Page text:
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8th October 2007

How to Secure a Web Site Using Client Certificate Authentication

posted in IIS 6.0 |

Select Computer Account and click Next. Select Local Computer and click Finish. Click Close and then OK. In order to create the chain of trust we need to add the self-signed certificate to the Trusted Root Certification Authorities store. To do this right-click on the certificates folder and click All Tasks, Import which will invoke the Certificate Import Wizard.

Fig. 17

Click Next and then browse to the location of the certificate you wish to import. Click Next and then click Next again to accept the default certificate store. Then click Finish to complete the import. You can now install the self-signed client certificate into the User’s personal certificate store as the chain of trust is complete and the certificate will be trusted.

On the client machine where the certificate is to be used, log on as the user who will be using the certificate and open Internet Explorer. Click Tools, Internet Options and click the Content tab.

Fig. 18

Click Certificates and on the Personal tab click Import to invoke the Certificate Import Wizard. Browse to the location of the .PFX file containing the client certificate and click Open then Next. Enter the relevant password details and check the Mark this key as exportable tick-box. Do not check the Enable strong private key protection tick-box

Fig. 19

Click Next and accept the default certificate store and then click Next and then Finish to complete the certificate import. You should now see the certificate in the user’s personal certificate store.

Fig. 20

# Note – You need to ensure that the User’s certificate store on the client machine contains the private key of the client certificate. If it doesn’t you won’t be able to establish a successful handshake and the connection will fail. If you highlight the certificate and click View you should see that the certificate has a private key. Refer to KB article 907274 if you don’t understand this.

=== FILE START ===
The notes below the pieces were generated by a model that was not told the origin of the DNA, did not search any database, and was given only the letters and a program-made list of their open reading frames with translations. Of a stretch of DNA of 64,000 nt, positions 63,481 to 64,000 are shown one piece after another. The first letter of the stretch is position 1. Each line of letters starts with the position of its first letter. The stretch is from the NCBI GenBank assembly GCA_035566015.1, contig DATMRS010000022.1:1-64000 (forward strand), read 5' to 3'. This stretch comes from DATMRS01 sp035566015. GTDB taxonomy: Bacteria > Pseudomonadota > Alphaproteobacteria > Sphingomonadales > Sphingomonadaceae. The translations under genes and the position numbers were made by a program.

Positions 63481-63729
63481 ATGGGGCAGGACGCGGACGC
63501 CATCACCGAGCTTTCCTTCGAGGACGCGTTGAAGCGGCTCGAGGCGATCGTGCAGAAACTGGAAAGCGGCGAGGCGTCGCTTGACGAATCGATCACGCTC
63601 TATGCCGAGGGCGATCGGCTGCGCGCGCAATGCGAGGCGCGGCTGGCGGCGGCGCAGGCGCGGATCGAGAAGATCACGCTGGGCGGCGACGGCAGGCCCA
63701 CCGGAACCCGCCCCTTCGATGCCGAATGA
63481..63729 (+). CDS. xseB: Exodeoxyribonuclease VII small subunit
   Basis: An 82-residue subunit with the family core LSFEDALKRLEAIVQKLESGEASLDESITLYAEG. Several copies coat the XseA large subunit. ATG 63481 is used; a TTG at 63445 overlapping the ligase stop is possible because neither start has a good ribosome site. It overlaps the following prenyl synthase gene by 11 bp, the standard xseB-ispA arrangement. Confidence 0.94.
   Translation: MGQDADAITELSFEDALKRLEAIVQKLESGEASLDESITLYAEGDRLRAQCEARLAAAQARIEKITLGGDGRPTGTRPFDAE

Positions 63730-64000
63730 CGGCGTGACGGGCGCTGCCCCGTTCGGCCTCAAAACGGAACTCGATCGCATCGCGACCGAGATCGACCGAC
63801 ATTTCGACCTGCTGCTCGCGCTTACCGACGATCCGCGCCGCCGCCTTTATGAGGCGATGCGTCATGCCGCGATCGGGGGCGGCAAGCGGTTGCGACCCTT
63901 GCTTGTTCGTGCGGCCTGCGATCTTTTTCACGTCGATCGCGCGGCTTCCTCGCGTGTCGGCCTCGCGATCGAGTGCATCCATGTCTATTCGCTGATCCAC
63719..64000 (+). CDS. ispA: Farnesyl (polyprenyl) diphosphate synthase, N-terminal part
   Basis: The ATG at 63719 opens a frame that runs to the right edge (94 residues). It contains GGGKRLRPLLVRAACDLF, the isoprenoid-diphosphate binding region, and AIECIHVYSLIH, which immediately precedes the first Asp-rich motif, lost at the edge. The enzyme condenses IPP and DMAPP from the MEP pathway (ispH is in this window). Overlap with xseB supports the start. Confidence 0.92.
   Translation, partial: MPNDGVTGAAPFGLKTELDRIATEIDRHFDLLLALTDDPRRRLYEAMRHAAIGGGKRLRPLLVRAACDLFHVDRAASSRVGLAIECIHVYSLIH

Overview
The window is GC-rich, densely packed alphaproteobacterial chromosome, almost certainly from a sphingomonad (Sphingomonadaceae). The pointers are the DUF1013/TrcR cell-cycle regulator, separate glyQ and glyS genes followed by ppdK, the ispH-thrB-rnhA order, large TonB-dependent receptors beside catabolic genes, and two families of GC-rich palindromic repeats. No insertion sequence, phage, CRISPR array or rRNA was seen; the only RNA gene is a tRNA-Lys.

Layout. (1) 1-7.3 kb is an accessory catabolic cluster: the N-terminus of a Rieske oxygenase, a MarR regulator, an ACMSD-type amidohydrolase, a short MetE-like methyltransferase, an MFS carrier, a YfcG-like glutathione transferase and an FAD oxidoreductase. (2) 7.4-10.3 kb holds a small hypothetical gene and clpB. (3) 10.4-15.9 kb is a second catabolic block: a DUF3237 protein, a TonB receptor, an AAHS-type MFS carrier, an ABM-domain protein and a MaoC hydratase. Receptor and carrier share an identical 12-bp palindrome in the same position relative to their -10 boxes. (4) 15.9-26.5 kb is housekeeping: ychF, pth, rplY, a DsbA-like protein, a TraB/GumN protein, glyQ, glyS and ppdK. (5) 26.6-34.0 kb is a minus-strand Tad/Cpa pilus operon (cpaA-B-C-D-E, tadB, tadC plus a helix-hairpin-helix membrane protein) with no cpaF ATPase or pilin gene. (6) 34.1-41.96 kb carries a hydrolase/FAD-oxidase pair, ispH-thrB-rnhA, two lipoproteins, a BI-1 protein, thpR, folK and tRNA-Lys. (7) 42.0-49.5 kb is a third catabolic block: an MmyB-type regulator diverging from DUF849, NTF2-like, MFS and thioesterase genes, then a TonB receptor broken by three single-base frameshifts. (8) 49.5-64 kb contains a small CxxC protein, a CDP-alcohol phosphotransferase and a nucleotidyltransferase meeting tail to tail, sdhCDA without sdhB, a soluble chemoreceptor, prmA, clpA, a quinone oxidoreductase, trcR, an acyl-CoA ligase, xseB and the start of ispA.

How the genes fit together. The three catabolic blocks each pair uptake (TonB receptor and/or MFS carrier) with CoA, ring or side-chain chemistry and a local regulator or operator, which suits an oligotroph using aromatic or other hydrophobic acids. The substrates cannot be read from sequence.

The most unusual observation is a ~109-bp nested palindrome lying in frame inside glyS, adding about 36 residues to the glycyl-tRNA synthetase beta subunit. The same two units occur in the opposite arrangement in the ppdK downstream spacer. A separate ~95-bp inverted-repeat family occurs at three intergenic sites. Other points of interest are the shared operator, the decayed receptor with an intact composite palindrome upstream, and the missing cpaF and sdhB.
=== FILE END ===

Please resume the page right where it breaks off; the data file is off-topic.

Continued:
Fig. 21

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This entry was posted on Monday, October 8th, 2007 at 2:24 pm and is filed under IIS 6.0. You can follow any responses to this entry through the RSS 2.0 feed. You can leave a response, or trackback from your own site.

There are currently 6 responses to “How to Secure a Web Site Using Client Certificate Authentication”

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  1. 1 On January 21st, 2009, Rick said:

    Thank you for the quality hard work that you’ve completed on this website. Many of your articles have been very beneficial.

    I am currently working on a project that combines two of your articles.

    1) Use Isapi Redirect to run tomcat through IIS
    2) Use Client Certificates for security in IIS (this one)

    I have been able to successfully complete both of these tasks separately, but have been unable to complete them together. Would there be additional steps needed to complete this task?

    Thank you for any light you can shed.

    Rick

  2. 2 On May 29th, 2009, Patrick said:

    Thank you, this is great information. It allowed me to get most of the configuration. However, I can not get either to work. I get a Bad Gateway. error 502.

    Patrick

  3. 3 On May 11th, 2010, Marc said:

    Hello,

    Thanks for a great blog. Have you ever configured both client certificate authentication as well as having the certificate passed to a Tomcat app server? What is required to get IIS to send the cert to Tomcat so it can be read from the request?

    Thanks.

  4. 4 On December 5th, 2011, Lydon said:

    Very glad I found your guide! But having some issues. Would you consider doing an updated version of this guide for the newer versions of Sever and IIS?

  5. 5 On December 14th, 2011, Eric Belair said:

    I setup client certificate authentication using these instructions, only I did it on one directory, instead of an entire website. However, I am getting a HTTP 403.7 error when I try to request a page in the directory. I have the client cert in my PC store. I noticed that it doesn’t have a private key – is this absolutely essential?

  6. 6 On December 14th, 2011, Eric Belair said:

    Nevermind, I just realized that the cert they gave us is only the public one – they can’t share the private one. So, I have no way to properly test this for now.

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